“Most of the property in Big Sur is in view of Highway 1,” explains Freed, “I just happened to have a large piece of property that you can’t see any of my hotel rooms from, [so] I was able to build.” As the land use plan passed into law nearly 35 years ago, a government official promised, “When you look around you 100 years from now, Big Sur will be essentially unchanged from the way it looks today.”
Fast forward to the modern era and it can feel like your choices for lodging are one of a handful of rustic inns, camping in a state park, or the very opposite. If you want a Tablet experience, it’s up to Post Ranch and Alila Ventana Big Sur. Considering the nature of zoning laws here, it’s something less than coincidence that the reason either one had a chance to exist is thanks to the same family. There isn’t a tremendous amount of land in Big Sur that’s not publicly owned. But of the swaths that have been open to purchase in recent decades, much of it belonged to one of Big Sur’s original homesteading families, the Posts.
For Alila Ventana Big Sur, so the story goes, movie producer Lawrence A. Spector took his Easy Rider money in 1975 and acquired Post land, developing Big Sur’s original luxury resort. The architect, Kipp Stewart, weathered cedar in hand, placed his buildings around a mountain meadow to create exactly what you fantasize about when you fantasize about Big Sur. As we wrote when we added them to Tablet, “the main event is the hallucinatory view of the Pacific a thousand feet below.”
But that was before the passing of the Big Sur Land Use Plan. For Post Ranch Inn, breaking ground in 1992 was even more unlikely, and — even with the private land acquired from Billy Post, a descendant of the original homesteaders — completely dependent on their ability to blend in with the landscape and leave it undisturbed. Ask Freed (to our knowledge Big Sur’s newest hotelier) about the genesis of Post Ranch Inn and one of the first things he mentions is his pride that the Sierra Club did not protest the development. Because even though restrictions on new hotels are among the strictest in the country here, when it came to Post Ranch, the Monterey County planning commission gave it a unanimous vote of approval. And without appeal or local opposition, it slid through to reality.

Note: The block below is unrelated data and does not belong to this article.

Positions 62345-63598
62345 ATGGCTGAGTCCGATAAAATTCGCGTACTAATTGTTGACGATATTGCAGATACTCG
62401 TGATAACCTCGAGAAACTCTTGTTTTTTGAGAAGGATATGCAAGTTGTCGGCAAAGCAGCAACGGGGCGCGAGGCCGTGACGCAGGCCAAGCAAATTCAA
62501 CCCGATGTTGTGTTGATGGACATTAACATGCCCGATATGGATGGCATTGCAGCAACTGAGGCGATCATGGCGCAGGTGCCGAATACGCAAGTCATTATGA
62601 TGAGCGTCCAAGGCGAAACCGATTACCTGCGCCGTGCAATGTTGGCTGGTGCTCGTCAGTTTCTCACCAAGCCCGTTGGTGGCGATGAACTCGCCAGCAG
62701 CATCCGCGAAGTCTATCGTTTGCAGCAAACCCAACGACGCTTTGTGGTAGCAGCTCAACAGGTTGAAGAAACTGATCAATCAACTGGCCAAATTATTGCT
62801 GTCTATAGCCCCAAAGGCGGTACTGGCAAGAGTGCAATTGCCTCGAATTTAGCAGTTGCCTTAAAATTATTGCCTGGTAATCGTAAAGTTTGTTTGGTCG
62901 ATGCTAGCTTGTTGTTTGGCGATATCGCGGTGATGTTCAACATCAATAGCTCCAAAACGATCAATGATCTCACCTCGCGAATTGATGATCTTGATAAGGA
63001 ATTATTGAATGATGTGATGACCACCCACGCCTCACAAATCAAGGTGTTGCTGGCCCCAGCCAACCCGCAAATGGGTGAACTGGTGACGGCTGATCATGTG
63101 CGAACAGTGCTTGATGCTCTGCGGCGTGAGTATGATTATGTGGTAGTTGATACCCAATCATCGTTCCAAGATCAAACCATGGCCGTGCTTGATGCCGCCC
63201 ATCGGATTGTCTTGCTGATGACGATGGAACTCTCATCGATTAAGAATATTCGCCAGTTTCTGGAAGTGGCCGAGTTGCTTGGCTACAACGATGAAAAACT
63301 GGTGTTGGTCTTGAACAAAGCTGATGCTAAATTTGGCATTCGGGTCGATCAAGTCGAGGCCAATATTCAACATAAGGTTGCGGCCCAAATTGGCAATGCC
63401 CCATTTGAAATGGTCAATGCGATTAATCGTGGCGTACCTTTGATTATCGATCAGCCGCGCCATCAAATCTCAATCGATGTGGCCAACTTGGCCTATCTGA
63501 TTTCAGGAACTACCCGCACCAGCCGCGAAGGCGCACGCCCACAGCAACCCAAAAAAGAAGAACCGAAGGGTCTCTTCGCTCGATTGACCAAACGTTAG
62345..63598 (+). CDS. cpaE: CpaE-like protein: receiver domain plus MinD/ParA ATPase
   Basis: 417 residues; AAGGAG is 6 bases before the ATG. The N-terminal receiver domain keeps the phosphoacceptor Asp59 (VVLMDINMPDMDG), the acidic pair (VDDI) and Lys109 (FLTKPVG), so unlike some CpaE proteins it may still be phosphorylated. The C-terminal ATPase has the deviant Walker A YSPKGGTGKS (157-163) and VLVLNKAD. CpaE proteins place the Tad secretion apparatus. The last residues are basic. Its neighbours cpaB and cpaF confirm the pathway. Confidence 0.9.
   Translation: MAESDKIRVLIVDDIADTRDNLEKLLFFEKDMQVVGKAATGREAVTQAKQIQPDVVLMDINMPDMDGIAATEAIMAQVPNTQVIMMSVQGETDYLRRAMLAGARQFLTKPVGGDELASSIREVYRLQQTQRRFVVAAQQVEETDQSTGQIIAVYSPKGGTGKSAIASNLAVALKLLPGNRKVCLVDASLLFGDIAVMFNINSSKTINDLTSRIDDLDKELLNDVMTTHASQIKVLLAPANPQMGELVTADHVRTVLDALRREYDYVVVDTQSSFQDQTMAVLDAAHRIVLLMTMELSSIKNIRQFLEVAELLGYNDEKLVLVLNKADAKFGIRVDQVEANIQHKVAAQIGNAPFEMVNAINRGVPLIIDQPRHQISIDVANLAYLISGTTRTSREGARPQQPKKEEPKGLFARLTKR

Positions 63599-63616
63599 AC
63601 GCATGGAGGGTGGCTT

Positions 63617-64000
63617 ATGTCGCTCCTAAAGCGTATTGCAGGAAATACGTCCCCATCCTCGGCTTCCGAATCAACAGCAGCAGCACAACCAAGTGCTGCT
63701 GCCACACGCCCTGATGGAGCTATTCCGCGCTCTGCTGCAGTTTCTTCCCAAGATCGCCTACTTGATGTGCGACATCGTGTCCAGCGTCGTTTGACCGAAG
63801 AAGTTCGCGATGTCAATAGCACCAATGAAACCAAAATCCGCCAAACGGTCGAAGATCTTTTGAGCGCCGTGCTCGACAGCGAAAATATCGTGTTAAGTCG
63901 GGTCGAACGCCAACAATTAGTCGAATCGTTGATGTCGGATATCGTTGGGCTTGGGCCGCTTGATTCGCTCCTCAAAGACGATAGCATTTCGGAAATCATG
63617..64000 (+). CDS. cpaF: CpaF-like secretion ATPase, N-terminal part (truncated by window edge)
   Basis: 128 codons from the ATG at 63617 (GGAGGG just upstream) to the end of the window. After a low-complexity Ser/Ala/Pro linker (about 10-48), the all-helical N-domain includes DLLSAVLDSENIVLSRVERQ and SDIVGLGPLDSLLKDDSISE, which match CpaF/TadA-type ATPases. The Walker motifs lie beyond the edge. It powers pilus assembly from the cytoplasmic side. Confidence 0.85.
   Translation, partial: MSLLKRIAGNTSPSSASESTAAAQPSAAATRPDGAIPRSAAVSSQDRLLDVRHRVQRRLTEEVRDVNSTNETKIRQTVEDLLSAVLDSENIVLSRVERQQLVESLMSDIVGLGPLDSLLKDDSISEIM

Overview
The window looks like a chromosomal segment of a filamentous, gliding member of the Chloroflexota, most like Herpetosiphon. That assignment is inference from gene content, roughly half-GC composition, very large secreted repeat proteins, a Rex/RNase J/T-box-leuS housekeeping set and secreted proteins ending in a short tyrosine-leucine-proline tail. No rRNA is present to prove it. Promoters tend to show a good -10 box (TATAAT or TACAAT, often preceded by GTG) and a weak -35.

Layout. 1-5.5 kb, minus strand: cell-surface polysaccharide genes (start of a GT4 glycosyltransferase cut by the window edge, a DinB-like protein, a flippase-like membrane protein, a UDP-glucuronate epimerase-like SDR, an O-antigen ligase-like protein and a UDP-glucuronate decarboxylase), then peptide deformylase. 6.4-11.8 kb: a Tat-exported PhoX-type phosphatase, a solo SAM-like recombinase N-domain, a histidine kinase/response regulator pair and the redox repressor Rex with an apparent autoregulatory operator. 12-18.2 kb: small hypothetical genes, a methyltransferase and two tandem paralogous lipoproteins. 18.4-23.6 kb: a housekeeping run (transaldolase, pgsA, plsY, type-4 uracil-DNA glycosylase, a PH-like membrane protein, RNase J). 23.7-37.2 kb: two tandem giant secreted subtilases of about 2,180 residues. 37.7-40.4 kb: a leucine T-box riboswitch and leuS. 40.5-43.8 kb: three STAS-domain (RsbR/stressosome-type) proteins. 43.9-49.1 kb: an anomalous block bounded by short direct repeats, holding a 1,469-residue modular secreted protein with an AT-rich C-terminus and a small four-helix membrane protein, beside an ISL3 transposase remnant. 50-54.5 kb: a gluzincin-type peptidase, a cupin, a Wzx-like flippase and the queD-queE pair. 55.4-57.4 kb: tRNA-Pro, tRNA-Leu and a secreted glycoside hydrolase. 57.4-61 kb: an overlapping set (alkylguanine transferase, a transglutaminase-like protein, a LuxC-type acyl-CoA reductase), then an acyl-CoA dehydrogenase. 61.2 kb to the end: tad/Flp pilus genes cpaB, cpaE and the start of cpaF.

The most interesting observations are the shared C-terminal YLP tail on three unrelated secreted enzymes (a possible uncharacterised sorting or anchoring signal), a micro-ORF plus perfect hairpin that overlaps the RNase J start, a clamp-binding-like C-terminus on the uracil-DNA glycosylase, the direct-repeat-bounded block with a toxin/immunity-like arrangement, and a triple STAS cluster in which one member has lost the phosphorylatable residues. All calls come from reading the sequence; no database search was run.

Note that when we say “newest Big Sur hotel,” we’re talking about a debut in 1992. Note too the New York Times reporting before the opening, when they outlined Post Ranch’s “promise to minimize the disturbance of a sensitive landscape. As designed, [the hotel] will bear little resemblance to conventional resorts.”
That’s an understatement. To open Post Ranch Inn required no less an architect than the once-in-a-century Big Sur legend Mickey Muennig. Freed, who dismissed earlier partnerships with architects who couldn’t seem to execute the natural concept he wanted, gave Muennig a test: design a treehouse. “If I like the treehouse, I’ll hire you.”
He liked it.
For two years, Muennig did nothing but work on Post Ranch, applying his innovative style (a distaste for right angles), technique (scurrying up trees to assess the views), and eccentricity (Freed says the restaurant, from above, is the same shape as the coast) to the only hotel project of his life. The result is largely what you see at Post Ranch today, with the addition of ten more Muennig-conceived rooms in 2008.